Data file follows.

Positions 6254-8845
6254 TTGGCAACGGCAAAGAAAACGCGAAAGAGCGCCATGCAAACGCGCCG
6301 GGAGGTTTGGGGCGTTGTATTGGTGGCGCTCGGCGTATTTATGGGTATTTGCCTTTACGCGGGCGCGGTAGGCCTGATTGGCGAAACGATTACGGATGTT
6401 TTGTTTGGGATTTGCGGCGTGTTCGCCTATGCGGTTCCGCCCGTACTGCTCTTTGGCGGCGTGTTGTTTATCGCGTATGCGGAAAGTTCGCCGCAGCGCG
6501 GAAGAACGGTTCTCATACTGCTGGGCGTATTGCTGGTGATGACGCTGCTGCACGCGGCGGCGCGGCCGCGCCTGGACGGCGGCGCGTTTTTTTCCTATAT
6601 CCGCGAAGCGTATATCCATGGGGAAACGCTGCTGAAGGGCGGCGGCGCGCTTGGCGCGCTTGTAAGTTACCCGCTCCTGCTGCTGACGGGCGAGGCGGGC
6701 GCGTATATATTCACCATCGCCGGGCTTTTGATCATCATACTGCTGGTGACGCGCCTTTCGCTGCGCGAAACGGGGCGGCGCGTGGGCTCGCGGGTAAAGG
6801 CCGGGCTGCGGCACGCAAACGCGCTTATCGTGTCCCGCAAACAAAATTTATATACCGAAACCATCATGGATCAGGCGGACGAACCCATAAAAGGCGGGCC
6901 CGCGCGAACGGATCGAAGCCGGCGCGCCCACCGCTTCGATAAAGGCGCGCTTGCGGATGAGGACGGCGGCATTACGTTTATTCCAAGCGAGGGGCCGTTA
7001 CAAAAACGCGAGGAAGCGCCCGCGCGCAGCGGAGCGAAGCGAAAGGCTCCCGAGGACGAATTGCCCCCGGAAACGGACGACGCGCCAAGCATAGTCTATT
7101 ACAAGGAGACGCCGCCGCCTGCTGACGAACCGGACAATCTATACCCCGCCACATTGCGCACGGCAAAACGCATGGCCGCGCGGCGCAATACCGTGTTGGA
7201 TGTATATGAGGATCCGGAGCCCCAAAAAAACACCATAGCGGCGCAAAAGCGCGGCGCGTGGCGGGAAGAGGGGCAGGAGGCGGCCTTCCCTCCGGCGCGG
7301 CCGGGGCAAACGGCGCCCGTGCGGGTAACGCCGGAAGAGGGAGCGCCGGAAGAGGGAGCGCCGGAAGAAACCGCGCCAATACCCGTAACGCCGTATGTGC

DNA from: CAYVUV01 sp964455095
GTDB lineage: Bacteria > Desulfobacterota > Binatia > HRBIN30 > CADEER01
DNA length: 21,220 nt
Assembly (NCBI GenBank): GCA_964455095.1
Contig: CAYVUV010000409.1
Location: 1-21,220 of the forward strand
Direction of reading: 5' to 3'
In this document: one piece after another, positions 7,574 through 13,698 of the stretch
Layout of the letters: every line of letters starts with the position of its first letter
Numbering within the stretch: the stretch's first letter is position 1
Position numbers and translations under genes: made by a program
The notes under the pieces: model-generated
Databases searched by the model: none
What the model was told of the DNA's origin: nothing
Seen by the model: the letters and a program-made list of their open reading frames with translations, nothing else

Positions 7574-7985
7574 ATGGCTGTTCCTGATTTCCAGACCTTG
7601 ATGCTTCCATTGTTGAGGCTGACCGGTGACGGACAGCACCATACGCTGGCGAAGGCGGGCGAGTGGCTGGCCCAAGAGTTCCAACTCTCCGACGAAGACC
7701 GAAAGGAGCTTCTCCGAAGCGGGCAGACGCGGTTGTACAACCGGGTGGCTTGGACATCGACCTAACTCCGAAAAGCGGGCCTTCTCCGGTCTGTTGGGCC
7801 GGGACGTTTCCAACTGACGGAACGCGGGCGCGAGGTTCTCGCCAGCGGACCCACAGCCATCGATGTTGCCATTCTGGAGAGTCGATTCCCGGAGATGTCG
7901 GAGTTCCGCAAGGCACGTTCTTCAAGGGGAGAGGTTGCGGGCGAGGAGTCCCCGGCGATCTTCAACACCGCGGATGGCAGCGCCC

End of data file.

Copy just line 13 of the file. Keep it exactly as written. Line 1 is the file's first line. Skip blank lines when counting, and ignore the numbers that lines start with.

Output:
7301 CCGGGGCAAACGGCGCCCGTGCGGGTAACGCCGGAAGAGGGAGCGCCGGAAGAGGGAGCGCCGGAAGAAACCGCGCCAATACCCGTAACGCCGTATGTGC